In some ways I wish that I could be the kind of person who could be satisfied with one career or job, but I think that is pretty unrealistic for most people these days. Plus, I’ve never been driven much by money. I’ve always been driven more by principle and the need to have a good balance between my personal life and my professional life.
How did you get started in this line of work? If you could go back and do it differently, what would you change?
I didn’t get out of college with the intent of being a full time freelance writer, although I have always wanted to continue to write, and write professionally. So even though it’s not ideal, I’m doing what I do now because there is a certain level of convenience. What I do for a living has to fit in with the rest of my life as a married person, living in the particular community I live in (which happens to be a pretty great place to live, but geographically difficult in several ways in terms of the ideal career for me).
I did a lot of research on the Internet about what it takes to make a living as a freelance writer. I stumbled into one thing that would lead to another thing and another thing. Now most of my work comes from Elance.com and occasional other sources but everything I do is Internet-based.
I don’t know that I would say that I would change anything. I could not have foreseen how my life would change and when life hands you opportunities you take them if you’re smart. Life handed me love unexpectedly and I took it even though it derailed my plans. It’s like John Lennon said, “life is what happens while you’re busy making other plans.”
That’s what happened to me. And it’s good, but I suppose I’m just sort of waiting for the final pieces of the puzzle to fall into place. And that would be the ideal job or career, or at least a little more consistent money.
How stressful is your job? Are you able to maintain a comfortable or healthy work-life balance?
One of the beautiful things about what I do is that it’s very low stress (except for the fact that I feel I don’t make enough money). Being able to make my own schedule is awesome and I don’t have someone staring over my shoulder telling me what to do all the time. I love working at home and I have a lot of freedom to do other things. So I would say that I have a very comfortable and healthy work/life balance.
What’s a rough salary range for the position you hold? Are you paid enough and/or happy living within your means?
I have read a report which claims that freelance writers on average make between $29 and $59 per hour, but I have my doubts about that. Maybe I’m just doing something wrong. Sometimes I get jobs that give me that kind of margin, but more often than not I don’t.
If I wasn’t married and had to support myself on my own with what I’m currently doing, I would not be able to, especially where I live now. It scares me to think that with my education I’m making less money than I’ve ever made, but that’s the current reality for me.
What kind of challenges do you face and what makes you just want to quit?
My biggest challenge is that my education is not suited for where I live. It would be easier for me to get a job in Indian country if I was living in New Mexico or some other place where there are more Indians. But that would mean I would have to move and I’m not willing to do that. So I am forced to figure it out based on where I live now.
What makes me want to quit is discouragement. I fill out dozens of applications every month and it is very rare that I even get a response. But if I don’t try I certainly don’t have a chance.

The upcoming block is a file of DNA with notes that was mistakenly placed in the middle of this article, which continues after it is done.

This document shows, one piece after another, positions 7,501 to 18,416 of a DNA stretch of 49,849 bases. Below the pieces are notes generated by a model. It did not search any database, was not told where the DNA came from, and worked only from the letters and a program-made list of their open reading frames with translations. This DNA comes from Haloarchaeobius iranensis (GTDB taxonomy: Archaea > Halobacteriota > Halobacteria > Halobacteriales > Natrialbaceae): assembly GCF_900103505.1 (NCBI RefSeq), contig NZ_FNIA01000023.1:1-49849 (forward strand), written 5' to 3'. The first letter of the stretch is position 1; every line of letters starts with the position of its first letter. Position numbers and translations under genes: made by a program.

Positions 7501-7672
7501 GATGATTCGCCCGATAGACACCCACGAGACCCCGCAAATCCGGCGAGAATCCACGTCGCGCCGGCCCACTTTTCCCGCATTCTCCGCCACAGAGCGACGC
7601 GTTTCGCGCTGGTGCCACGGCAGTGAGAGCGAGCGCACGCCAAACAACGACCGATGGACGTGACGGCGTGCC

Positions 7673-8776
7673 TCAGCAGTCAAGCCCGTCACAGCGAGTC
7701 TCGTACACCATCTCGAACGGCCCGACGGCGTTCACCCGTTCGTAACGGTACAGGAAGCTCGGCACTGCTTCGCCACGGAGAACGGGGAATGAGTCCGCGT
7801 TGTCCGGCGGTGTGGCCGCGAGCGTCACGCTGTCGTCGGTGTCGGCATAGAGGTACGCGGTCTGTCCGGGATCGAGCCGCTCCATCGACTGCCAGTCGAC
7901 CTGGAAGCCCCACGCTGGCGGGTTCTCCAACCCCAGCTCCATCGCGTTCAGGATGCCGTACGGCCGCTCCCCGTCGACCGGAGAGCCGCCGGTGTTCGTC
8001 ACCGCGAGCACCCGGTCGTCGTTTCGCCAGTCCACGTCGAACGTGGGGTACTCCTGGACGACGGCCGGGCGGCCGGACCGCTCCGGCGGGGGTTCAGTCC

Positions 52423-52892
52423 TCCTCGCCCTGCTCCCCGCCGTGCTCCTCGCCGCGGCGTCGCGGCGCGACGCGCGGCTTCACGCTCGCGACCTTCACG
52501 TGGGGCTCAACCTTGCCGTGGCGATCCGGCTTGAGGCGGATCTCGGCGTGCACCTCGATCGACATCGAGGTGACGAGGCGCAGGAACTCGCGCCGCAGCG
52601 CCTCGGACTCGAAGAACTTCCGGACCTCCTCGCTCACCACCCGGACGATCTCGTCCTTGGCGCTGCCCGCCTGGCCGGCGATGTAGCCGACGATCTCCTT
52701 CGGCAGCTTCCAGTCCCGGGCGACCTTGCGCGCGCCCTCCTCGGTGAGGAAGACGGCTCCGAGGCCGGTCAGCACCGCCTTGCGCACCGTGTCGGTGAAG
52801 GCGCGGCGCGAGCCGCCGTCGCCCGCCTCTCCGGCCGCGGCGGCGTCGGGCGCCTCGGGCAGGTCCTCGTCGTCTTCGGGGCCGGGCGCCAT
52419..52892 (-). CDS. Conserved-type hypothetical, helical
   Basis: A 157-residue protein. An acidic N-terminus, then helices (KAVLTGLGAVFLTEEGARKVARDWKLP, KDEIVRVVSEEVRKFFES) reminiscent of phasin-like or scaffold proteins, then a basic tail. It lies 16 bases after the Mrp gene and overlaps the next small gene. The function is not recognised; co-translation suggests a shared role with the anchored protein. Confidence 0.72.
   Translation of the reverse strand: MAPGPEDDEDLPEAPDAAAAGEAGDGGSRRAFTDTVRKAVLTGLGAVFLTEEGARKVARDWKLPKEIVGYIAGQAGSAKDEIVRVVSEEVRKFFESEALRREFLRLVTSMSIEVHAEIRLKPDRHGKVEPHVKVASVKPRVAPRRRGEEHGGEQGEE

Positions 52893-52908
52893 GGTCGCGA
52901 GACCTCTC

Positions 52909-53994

What education and skills do you need to get hired and succeed in this field?
As far as being a freelance writer, I think the more education you have the more credibility you have. Not only can you specialize in writing about your academic field, you also demonstrate that you have the ability to research which is a really important skill in writing pretty much anything. Obviously you have to have good writing skills. I often come across jobs that specify people with an English or journalism background.
Another really good skill to have is the understanding of SEO, which is search engine optimization. The more computer skills you have the better off you are as well.
What would you tell a friend considering your line of work?
I really started about nine years ago writing op-ed pieces and news stories for a community newspaper, for free. I was just thrilled to be published and that somebody thought what I had to say was worth printing. Once you begin establishing a body of published work you have something to refer to for potential clients. You have to have as well-rounded a portfolio as possible.
Internet based freelance writing is a really fast growing field right now. There are more and more new websites coming online that specialize in connecting freelancers with jobs. There are websites called content mills that are good places to start as a professional freelancer.
That’s what I did; I got hired on by Demand Media, which owns Ehow.com, Livestrong.com and others. I wrote articles for Ehow.com, which only pays about $15 per article but it’s a good way to get started writing professionally and gives you good experience working with an editor. Most of the freelancing sites and content mills are very low-paying jobs but it’s a good way to start.
Another thing I would tell a friend if they wanted to pursue a career as a freelance writer is to learn how to use a dictation program. I started having a lot of trouble with my wrists because I was typing so much and you can really damage them. But learning how to use a dictation program really saves you.
How much vacation do you take? Is it enough?
I don’t take much vacation time at all. I really don’t like to travel very much anymore because I spent so much time traveling for a living, and I hate dealing with airports. I live in a Southern California beach community which is the kind of place that people come to vacation. I spend a lot of time on the beach and in the ocean so I really don’t feel a whole lot of need to get away because I love where I live. I have a pretty laid-back lifestyle, I must say, so I really don’t feel the need to get away much.
If you could write your own ticket, what would you like to be doing in five years?
Wildest dreams? What I’m doing now – only making a lot more money at it. I’d also like to be working in an academic or educational environment, maybe teaching part-time.